Senate passes act protecting women
Local victim advocates applauded last week's passage by the U.S. Senate of the Violence Against Women Reauthorization Act of 2013.
Congress first passed the Violence Against Women Act (VAWA) in 1994 and was twice reauthorized. But it lapsed last year after Democrats sought to add protections for gays, lesbians and transgender people and expand authority of Native American officials to handle cases of abuse of Indian women by non-Indians. Republicans were also concerned over the inclusion of additional visas for abused illegal immigrants.
The measure expired in September 2011 when lawmakers failed to approve its reauthorization.
This year Senators Patrick Leahy (D-VT) and Michael Crapo (R-ID) reintroduced the legislation. Known as S. 47, the bill closely mirrors last year's proposed legislation. It passed the Senate on Feb. 13.
“We're excited because VAWA encourages coordinated response, which is what we provide,” said Diane Umphress, executive director of Amberly's Place, a crisis center in Yuma County.
“It's more support and enhances our program. It's a win-win for everybody,” she added.
VAWA provides for a coordinated community approach, improving collaboration between law enforcement and victim services providers.
According to the National Task Force to End Sexual and Domestic Violence Against Women, these comprehensive programs not only save lives, they also save money. VAWA saved nearly $12.6 billion in net averted social costs in just its first six years, the task force reported.
Amberly's Place works with all law enforcement agencies in Yuma County. Victim advocates respond with officers to reports of sexual abuse and domestic violence assaults. At the scene, they comfort the victim and later walk them through the investigative process.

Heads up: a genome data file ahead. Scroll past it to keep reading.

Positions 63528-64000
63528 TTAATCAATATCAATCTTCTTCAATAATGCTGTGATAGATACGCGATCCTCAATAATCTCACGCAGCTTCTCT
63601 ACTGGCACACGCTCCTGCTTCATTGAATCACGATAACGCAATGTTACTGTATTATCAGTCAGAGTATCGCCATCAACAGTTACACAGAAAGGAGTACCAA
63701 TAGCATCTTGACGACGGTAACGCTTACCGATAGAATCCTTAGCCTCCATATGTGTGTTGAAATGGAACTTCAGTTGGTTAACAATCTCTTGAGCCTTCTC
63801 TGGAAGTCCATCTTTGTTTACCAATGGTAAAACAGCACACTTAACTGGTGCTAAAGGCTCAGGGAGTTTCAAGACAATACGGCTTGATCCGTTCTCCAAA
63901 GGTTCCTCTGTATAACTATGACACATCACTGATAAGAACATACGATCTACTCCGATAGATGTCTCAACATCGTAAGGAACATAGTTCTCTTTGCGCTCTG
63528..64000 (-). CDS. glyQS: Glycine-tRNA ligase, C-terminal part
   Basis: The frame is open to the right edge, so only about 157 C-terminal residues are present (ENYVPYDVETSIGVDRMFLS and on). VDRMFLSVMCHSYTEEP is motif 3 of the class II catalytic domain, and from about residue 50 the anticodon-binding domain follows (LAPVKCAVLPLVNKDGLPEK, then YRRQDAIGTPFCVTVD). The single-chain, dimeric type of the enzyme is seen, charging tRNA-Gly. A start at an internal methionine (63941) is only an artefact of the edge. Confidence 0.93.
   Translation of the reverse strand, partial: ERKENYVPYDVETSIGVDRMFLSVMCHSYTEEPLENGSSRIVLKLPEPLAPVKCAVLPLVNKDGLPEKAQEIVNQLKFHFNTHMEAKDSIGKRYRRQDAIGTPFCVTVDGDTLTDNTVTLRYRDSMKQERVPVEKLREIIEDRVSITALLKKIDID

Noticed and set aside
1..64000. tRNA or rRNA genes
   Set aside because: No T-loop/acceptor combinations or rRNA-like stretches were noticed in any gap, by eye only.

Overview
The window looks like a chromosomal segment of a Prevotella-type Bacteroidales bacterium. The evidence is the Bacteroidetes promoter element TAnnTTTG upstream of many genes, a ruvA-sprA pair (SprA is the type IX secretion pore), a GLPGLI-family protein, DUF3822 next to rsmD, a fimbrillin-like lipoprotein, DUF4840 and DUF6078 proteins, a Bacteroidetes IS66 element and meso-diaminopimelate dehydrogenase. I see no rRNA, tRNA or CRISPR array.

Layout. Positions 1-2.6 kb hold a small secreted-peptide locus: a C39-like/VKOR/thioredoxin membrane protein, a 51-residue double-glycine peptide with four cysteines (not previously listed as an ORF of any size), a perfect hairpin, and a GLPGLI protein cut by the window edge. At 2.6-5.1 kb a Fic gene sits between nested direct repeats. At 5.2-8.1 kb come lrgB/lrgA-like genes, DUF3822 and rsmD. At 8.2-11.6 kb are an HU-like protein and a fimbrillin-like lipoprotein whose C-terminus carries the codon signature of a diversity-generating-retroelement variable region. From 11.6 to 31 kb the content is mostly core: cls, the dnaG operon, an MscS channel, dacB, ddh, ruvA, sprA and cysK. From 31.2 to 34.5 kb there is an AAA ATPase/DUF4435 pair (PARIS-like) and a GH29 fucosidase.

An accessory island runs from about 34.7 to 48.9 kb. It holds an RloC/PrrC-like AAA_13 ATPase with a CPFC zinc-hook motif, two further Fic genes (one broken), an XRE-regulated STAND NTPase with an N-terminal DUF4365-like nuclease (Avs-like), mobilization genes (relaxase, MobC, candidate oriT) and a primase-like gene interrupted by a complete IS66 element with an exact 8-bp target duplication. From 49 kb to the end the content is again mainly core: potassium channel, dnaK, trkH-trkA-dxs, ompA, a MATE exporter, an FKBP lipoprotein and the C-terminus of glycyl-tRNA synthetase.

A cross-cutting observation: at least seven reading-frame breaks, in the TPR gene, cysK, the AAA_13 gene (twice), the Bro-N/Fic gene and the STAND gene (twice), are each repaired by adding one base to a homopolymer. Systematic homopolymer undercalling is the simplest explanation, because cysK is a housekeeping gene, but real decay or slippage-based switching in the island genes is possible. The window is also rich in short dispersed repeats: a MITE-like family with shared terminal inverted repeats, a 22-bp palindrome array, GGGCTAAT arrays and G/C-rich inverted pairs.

In their shocked, traumatized states, it's sometimes easier for victims to tell an advocate what happened, rather than an officer, who might appear intimidating, Umphress noted.
The result is a higher rate of prosecutions and a safer community, she added.
Yuma County Attorney Jon Smith said he was “pleased” with the bill's passage, calling it “progress.”
He noted that VAWA provides for STOP (Services, Training, Officers and Prosecutors) grants, which pay for forensic interviewers at Amberly's Place.
Since its original passage in 1994, VAWA has “dramatically enhanced our nation's response to violence against girls and women, boys and men,” according to the National Alliance to End Sexual Violence (NAESV).
More victims report domestic violence to the police and the rate of non-fatal intimate partner violence against women has decreased by 64 percent, NAESV said.
“The sexual assault services program in VAWA helps rape crisis centers keep their doors open to provide the front-line response to victims of rape,” said Monika Johnson Hostler, NAESV president.
The bill is now headed to the House of Representatives, where a companion bill identical to the Senate legislation was also introduced last week. Rep. Raúl M. Grijalva (D-AZ 3rd District) is firmly behind the bill, designated H.R. 11.
“There is simply no reason to hold up funding for domestic violence prevention. It's not an ideological issue. It has nothing to do with principle,” Grijalva said. “Let's get this done now before any more avoidable violence occurs.”
Mara Knaub can be reached at email@example.com or (928) 539-6856. Find her on Facebook at Facebook.com/YSMaraKnaub or on Twitter at @YSMaraKnaub.